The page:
No shopping on Sundays?

A draft bill introducing a ban on trade on Sundays was submitted to the Sejm, the lower chamber of Polish parliament, on Friday. The initiative is strongly supported by labour unions and the Catholic Church.

In Poland stores stay closed on several bank holidays. These include the Independence Day, two days of Christmas, Labour Day, 3rd of May Constitution Day, Corpus Christi, New Year, two days of Easter, All Saint’s Day, Pentecost, Epiphany, and Assumption Day.

Legislative Initiative Committee, a group consisting of labour unions and other workers’ associations, have been gathering signatures from the people supporting the idea of shopping-free Sundays for several months. They obtained more than 500 thousand signatures.

According to the proposal, trade on most Sundays would be prohibited. The bill also limits trade on Christmas Eve and Holy Saturday. On these two days, stores would close on two o’clock p.m. Today they are treated as a regular workday.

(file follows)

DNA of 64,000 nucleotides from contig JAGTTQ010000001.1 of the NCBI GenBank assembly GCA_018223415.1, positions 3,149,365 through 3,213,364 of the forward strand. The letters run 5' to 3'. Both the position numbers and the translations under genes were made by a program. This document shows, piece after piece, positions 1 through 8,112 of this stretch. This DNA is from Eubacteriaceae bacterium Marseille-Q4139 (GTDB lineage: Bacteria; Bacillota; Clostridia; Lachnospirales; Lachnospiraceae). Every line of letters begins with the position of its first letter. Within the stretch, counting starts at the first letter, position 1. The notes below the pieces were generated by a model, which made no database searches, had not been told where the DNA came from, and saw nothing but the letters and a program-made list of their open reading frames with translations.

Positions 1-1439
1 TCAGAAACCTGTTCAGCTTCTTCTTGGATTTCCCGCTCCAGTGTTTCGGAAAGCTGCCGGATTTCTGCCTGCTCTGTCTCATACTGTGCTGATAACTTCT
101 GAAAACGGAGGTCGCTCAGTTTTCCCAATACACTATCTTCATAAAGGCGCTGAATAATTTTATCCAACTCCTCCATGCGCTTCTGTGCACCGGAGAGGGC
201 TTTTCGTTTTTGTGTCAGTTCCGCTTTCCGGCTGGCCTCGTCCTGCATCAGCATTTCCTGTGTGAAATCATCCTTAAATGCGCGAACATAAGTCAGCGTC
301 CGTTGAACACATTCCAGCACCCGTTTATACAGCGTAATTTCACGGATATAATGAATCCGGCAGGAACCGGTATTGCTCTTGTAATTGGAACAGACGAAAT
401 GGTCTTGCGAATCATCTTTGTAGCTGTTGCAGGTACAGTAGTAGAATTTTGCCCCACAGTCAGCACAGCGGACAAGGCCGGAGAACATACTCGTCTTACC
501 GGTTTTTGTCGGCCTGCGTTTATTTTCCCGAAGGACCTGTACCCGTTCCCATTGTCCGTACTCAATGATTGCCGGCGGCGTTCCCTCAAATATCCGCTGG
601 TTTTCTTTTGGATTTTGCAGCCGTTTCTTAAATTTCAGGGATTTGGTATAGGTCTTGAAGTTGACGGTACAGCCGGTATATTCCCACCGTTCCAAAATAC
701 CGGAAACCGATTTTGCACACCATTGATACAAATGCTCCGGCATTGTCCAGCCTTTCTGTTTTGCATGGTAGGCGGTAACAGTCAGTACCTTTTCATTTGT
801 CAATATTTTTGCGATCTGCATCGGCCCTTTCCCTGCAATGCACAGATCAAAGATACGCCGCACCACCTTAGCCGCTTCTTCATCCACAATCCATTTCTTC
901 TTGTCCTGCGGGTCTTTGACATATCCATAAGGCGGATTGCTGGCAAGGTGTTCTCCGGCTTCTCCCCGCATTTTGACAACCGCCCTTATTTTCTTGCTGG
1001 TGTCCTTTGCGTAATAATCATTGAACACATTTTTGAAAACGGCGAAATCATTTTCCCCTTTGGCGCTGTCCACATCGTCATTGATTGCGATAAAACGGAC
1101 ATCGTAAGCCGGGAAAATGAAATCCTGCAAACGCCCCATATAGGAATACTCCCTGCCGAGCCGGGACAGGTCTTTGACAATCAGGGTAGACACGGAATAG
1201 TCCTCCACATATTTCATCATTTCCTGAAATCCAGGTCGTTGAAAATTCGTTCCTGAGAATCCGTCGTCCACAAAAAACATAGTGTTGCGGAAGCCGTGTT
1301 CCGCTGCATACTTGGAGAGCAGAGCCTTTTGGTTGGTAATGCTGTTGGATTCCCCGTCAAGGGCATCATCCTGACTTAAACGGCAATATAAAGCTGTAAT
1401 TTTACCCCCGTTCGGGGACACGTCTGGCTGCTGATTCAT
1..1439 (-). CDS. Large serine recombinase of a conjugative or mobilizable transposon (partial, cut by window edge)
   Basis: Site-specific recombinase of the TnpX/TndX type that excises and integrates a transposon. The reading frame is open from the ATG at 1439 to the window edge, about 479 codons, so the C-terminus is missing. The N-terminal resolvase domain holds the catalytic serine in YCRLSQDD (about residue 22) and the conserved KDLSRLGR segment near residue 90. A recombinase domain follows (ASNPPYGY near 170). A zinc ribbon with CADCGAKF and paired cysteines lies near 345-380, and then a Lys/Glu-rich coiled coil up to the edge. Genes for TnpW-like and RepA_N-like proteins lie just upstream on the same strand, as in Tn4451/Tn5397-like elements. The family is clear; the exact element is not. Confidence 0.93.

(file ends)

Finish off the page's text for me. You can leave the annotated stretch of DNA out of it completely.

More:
However, the changes would not apply to all enterprises and employees. The draft bill names several exemptions from the ban, including petrol stations, flower shops, bakeries and pharmacies. Small outlets located at airports, train stations, or bus stations, on planes or ferries, and Duty-Free Zones would be allowed to trade as well.

Opponents of limiting trading on Sundays warn that the change may have negative impact on the job market and that several thousand workers may be let go as a result.

Proponents of the new regulations say Sundays should be for the family and that the ban will not have impact on the amount of sales as people will simply do more shopping on Fridays and Saturdays.

EU regulations do not normalise the issue of working Sundays. Member states are free to regulate this matter in accordance with their will and customs.

Some European countries, such as Germany and Austria, introduced bans on Sunday shopping, whereas in many others states stores open on Sundays with no limitations whatsoever.

The draft bill was introduced through the so-called popular initiative. If a group of citizens gathers support of 100,000 Polish citizens entitled to vote in general elections, they may introduce their project to be the Sejm.

If the initiative is supported by the MPs, such bill may become law. In order to be passed, a bill needs to go through three readings in the Sejm, then be passed by the Senate, and finally be signed by the President of Poland.